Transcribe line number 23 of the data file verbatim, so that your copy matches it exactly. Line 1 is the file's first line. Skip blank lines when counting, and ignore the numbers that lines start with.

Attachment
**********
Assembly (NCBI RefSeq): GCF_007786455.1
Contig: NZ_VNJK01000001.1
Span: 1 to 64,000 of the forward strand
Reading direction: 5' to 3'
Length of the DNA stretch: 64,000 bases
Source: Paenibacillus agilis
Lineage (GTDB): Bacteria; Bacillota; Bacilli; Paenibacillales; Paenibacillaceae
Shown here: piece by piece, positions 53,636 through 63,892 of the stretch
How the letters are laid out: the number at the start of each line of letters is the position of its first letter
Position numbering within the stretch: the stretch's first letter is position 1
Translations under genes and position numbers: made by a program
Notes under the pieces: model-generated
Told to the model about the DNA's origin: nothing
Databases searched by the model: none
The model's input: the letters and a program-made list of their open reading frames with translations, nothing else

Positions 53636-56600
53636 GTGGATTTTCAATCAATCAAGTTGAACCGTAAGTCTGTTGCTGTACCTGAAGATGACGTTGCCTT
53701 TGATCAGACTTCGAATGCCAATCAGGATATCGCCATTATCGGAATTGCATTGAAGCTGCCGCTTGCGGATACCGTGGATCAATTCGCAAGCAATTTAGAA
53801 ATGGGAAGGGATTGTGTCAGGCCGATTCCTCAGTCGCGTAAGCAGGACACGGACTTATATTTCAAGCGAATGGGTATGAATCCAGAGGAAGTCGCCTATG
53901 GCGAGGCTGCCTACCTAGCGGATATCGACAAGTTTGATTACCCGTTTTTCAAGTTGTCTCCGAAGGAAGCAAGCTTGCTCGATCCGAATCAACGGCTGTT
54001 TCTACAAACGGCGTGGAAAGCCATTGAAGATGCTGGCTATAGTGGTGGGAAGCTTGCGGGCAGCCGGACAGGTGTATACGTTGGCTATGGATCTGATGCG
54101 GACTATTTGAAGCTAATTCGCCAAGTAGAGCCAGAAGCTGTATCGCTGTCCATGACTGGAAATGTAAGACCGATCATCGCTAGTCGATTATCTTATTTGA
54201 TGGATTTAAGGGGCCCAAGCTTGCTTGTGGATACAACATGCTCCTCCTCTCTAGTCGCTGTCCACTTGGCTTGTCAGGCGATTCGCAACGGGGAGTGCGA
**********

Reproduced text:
54201 TGGATTTAAGGGGCCCAAGCTTGCTTGTGGATACAACATGCTCCTCCTCTCTAGTCGCTGTCCACTTGGCTTGTCAGGCGATTCGCAACGGGGAGTGCGA